A Plethora of Dog Behavior Tips Help a Trio of Rescue Cocker Spaniels

By: David Codr

Published Date: April 6, 2019

Mini Bailey and Monty - A Plethora of Dog Behavior Tips Help a Trio of Rescue Cocker Spaniels

For this Santa Monica dog training session, we share a ton of dog behavior tips to help a trio of rescue Cocker Spaniels (from left; Mini, Bailey and Monty) stop barking, behave at the door and listen to their guardian.

The dogs were pretty excited and did a lot of barking when I first arrived for this Santa Monica in home dog training session. Stopping dog barking was one of the top items on the dog’s guardian’s agenda.

Monty and Bailey barked a bit during the greeting, but stopped once we sat down to chat. Not Mini, she barked and barked and barked. Some of this was alerting but a large portion was what we call Demand Barking. She was also jumping up, nudging for attention and racing around the room. After 15 minutes of this, it was obvious that Mini needed some exercise so I showed her guardian a creative way to exercise a dog inside.

While increasing Mini’s daily exercise is a very important part of her behavior modification, there were other issues at hand too. One of these was being underfoot. To help with this dog behavior problem I showed the guardian how to train a dog to leave a room on command.

Another dog behavior tip I shared was what I like to call Petting with a purpose, this is probably the simplest thing any dog guardian can do to help a dog start to see and respect the humans as authority figures and motivate them to offer desired behaviors. Unfortunately there was a corruption of the video file we shot in the session, so I added a video from our puppy classes on this positive dog training approach.

An offshoot of Petting with a Purpose is to pet or give attention any time the dog voluntarily does something you want it to do. I call this Passive training and I explain how it works in the video below.

Another way to add structure and help dogs see humans as leaders is to introduce and consistently enforce rules. I go over how this works and suggest some rules in the following video.

Another dog behaviorist trick I shared was how to teach a dog to focus on a human on command. I call this a focus exercise and detail how it works in the following free dog training video.

Teaching a dog to focus on command isnt hard, but it takes some practice. Id like to see the guardian practicing this with each dog at least once a day (more is better) until she gets to a 15 second focus before moving on to the next step. If she follows the instructions I provided, it shouldn’t take long before these dogs focus works for the guardian instead of against it.

To help the guardian more effectively disagree with the dogs when they are doing things the guardian doesn’t like, I went over the escalating consequences I came up with a few years ago. The second the third consequence are based on how dogs communicate with each other so most dogs pick it up right away. This trio was no exception.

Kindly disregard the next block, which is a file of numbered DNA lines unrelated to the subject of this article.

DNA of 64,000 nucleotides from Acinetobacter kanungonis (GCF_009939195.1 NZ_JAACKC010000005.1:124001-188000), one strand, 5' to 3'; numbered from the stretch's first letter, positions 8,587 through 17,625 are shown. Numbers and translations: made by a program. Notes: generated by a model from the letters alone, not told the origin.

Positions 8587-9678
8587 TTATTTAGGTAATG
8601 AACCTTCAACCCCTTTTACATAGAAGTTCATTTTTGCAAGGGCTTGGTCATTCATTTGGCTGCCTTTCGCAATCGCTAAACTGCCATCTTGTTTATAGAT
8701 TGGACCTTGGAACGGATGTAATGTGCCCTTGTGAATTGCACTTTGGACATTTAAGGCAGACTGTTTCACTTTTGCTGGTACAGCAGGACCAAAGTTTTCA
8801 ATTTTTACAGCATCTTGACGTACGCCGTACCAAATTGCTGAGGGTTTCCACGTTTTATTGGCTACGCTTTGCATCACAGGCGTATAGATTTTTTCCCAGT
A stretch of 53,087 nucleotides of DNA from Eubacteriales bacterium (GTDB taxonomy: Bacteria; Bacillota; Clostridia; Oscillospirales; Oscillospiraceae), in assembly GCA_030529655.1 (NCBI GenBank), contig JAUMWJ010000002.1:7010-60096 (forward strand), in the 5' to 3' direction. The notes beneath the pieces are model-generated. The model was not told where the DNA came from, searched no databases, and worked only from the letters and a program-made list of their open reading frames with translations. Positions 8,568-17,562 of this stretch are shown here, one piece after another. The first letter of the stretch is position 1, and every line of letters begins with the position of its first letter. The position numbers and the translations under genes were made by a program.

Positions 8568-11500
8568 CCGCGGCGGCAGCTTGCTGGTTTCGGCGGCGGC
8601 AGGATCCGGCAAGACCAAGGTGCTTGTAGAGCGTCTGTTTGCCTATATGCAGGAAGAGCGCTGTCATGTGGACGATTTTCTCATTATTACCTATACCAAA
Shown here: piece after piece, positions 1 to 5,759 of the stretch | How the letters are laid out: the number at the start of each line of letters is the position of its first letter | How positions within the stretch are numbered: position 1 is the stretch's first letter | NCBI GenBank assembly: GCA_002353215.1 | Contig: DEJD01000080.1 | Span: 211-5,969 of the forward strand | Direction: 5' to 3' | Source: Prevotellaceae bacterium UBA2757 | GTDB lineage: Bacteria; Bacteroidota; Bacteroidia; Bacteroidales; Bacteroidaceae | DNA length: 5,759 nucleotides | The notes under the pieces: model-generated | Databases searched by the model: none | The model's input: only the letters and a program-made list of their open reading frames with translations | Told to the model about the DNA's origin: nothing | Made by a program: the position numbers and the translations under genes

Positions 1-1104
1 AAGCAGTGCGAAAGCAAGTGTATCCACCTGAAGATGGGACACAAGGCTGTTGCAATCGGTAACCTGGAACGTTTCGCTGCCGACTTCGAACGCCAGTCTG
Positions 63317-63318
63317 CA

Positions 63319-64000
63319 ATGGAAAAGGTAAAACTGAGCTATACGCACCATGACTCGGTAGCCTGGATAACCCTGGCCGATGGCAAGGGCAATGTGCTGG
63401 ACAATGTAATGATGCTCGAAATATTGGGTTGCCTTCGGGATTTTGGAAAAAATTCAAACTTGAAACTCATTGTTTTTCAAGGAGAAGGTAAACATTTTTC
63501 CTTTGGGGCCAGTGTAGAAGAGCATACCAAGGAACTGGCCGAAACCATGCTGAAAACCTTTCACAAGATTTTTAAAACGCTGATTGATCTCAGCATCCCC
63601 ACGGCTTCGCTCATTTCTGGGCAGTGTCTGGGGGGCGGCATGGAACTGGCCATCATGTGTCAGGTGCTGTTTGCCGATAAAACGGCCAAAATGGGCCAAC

One of the times the dogs act in a way the guardian doesnt like is when people come to the door. We shot a video that shows how to use classical conditioning to teach a dog to move away from the door when it hears the door bell, but that video got corrupted as well. Below is a video of the technique I filmed with another guardian.

This is the best approach to stop dogs from rushing the door when people arrive. But in the mean time, the guardian may need to accomplish this before the dogs are fully trained to move away from the sound of the door bell. In the video below I showed the guardian how to claim the area around the door and use body language to move them away.

Id recommend the guardian enlist the help of a few friends and neighbors to help her practice this claiming the door exercise until the dogs understand and move away easily. This way the guardian can practice without the pressure of being a good guest and letting people inside right away.

Another thing the guardian wanted to work on was the dog’s behavior on walks. I showed the guardian how to add a special twist of the leash when using a Martingale collar and recorded it so you can watch it too.

Because we took our time while leashing the dogs up and provided them leadership and timely corrections, it didn’t take long for the dogs to stop their pulling and instead started walking next to the guardians nicely. When the guardian said she couldn’t remember the last time the dogs behaved so well on a walk, I knew we were making good progress. And this proves you don’t have to be a professional Cocker Spaniel dog trainer to have well behaved rescue dogs.

These dogs all have various issues and since there are three of them, the guardian will need to put in some work. But now that she has the techniques and dog behavior knowledge she needs, she can start rehabilitating her dog’s unwanted behaviors. The demand barking will likely get worse at first, but as the guardian practices the new exercise more frequently, enforces rules consistently and starts rewarding desired behaviors instead of those she doesnt like, it should get progressivly better from here on out.

To help the guardian remember all the things we covered, I summed up this Santa Monica in home dog behavior session with a short roadmap to success video.

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This post was written by: David Codr